Joel Shapiro began making sculpture in the late 1960s, at a time when minimal art and art theory still held sway. The critical view prevailing then was that serious sculpture must be neither figurative nor decorative, and that its material nature must be undisguised. Shapiro found these aesthetic principles compelling because of the resistance they offered his ambitions: they implied reduction and simplification, so he would try to conform to them while giving sculpture a new kind of complication. The untitled cast iron piece shown here is a good example of his approach.
At a glance, this sculpture appears to represent a chair. In fact, it is a chair that appears representational only because its small scale renders it useless as furniture. To look closely at this work, you have to bend over or squat down to its level (it is just over seven inches tall). You may notice that the world looks very different at knee level from the way you normally experience it. With that observation, you may appreciate your normal eye-level unfamiliarly as a distinct position in space. By thus invoking the viewer's own sense of embodiment, Shapiro continues in a novel way the tradition of Western sculpture's preoccupation with the human form. Even a photograph shows how the work's small size highlights the scale relations of everything around it, and the viewer's own bodily scale as well.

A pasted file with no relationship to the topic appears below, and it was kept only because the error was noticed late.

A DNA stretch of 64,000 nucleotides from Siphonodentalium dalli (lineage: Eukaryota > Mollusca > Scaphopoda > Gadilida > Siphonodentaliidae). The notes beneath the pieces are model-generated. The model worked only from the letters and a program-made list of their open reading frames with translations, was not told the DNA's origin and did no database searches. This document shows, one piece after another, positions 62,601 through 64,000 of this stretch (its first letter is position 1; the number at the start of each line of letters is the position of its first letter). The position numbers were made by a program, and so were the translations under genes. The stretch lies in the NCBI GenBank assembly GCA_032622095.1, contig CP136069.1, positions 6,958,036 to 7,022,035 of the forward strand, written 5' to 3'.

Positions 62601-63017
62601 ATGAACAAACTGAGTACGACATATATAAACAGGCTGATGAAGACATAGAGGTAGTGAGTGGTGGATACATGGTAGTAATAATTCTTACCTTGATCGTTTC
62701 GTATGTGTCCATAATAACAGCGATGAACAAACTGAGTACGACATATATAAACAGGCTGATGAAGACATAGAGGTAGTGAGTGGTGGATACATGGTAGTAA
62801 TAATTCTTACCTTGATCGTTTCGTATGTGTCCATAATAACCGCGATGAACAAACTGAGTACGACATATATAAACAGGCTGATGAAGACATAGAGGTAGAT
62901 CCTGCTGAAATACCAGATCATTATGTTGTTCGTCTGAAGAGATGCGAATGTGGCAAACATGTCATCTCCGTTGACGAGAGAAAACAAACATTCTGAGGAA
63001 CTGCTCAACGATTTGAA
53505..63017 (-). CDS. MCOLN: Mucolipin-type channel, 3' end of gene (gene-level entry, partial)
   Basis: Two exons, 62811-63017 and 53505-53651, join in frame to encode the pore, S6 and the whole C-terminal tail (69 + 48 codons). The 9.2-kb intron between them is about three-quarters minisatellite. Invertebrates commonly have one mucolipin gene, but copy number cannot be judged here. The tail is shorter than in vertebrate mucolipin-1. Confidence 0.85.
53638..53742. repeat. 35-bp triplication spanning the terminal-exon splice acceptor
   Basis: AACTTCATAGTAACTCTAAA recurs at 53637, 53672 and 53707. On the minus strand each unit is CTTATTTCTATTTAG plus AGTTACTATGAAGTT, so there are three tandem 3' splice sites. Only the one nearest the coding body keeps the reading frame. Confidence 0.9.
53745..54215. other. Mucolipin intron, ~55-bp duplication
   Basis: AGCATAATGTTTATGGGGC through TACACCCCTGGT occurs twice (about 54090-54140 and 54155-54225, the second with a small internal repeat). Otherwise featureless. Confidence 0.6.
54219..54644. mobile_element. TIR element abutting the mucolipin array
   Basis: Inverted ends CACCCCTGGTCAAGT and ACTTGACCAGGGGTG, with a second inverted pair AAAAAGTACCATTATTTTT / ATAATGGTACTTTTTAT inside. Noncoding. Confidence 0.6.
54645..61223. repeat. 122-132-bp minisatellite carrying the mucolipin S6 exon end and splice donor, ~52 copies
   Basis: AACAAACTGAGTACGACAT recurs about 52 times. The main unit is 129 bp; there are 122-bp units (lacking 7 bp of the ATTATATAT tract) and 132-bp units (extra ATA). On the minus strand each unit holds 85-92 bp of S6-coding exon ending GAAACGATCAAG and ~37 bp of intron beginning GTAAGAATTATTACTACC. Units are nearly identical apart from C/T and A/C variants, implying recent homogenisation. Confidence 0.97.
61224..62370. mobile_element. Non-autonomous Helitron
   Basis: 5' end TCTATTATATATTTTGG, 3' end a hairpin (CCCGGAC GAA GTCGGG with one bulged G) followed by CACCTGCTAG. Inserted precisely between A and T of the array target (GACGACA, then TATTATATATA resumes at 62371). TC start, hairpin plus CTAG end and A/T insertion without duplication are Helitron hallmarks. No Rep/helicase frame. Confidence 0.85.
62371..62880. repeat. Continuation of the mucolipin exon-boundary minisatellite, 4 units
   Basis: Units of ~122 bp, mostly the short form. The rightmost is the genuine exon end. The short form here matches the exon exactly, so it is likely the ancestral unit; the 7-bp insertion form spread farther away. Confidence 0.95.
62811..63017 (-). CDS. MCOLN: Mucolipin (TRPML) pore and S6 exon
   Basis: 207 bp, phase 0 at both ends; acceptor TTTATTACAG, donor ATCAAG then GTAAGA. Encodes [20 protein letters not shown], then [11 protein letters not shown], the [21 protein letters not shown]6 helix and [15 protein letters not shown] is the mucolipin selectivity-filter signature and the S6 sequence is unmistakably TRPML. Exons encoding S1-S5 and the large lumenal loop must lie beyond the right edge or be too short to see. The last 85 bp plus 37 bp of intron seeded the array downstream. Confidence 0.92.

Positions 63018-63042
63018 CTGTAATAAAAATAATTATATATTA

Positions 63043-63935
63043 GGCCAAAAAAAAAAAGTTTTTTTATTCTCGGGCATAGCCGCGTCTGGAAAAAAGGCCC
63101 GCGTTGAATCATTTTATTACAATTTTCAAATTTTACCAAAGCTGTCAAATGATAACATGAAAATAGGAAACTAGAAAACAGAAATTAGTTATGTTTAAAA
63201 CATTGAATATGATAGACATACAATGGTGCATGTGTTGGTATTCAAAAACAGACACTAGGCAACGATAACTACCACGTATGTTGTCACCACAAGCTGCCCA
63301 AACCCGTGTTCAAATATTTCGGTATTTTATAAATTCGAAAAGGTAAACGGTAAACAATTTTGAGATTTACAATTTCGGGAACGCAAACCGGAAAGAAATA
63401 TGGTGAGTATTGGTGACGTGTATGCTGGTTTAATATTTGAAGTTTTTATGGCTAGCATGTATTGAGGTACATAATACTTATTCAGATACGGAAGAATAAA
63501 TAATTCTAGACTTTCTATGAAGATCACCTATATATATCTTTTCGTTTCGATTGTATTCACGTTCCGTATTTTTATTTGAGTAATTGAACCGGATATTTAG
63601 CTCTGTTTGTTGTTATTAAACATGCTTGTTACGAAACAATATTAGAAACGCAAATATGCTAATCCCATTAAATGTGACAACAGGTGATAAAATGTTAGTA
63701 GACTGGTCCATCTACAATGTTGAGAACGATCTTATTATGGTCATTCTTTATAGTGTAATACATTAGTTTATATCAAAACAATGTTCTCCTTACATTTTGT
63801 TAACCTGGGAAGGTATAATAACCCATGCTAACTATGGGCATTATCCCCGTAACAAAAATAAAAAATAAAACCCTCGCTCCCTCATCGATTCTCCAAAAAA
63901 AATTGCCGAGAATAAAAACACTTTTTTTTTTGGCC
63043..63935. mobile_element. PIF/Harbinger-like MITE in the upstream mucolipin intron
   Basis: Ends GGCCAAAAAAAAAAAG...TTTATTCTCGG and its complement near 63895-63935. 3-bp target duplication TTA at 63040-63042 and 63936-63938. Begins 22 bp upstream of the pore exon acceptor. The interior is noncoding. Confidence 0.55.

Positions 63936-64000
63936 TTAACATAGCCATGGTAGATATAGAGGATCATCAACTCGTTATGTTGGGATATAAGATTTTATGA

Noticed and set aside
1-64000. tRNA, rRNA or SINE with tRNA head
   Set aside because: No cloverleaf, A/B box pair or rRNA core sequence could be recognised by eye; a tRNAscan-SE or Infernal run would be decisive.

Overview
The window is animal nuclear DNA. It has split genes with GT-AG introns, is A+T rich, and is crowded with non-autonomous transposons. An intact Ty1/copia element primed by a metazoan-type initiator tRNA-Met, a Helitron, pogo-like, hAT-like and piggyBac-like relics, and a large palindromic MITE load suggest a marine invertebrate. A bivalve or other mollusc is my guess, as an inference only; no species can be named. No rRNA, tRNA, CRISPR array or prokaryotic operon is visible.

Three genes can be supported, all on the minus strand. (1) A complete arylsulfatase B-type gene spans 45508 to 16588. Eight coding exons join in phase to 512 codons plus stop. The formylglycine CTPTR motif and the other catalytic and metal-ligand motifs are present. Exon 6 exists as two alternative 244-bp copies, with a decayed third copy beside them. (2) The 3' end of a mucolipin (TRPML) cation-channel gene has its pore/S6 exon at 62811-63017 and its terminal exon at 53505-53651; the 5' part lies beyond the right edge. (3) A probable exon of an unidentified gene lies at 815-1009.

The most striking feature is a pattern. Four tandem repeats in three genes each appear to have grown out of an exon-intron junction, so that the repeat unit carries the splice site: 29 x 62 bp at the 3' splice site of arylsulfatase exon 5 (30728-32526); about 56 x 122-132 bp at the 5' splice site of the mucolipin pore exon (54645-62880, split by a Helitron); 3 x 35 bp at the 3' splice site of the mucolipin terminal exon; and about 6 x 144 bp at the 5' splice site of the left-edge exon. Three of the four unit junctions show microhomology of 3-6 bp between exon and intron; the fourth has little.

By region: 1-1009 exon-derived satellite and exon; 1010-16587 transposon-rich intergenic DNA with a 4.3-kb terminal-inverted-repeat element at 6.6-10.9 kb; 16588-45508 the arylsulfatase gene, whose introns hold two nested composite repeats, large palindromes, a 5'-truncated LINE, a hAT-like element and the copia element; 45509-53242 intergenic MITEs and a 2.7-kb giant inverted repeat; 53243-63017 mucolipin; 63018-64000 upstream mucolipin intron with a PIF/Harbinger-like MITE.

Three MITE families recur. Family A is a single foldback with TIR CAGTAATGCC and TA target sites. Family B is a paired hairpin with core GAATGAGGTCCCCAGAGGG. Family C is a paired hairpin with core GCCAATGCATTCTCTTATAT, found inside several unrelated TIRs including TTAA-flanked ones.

Traditionally, free-standing sculpture has developed its meaning in terms of views that change as we move around it. Shapiro's piece is so simple in form that moving around it yields no surprises, for he has oriented our perception of changing views to the verticality of our standing posture. (And the views that change are our ways of seeing the work's context, not only the thing itself.) It is by getting us to walk close, stoop to look, stand again, and decide whether we're seeing a chair or the figure of a chair that the work provides for our experience of changing views.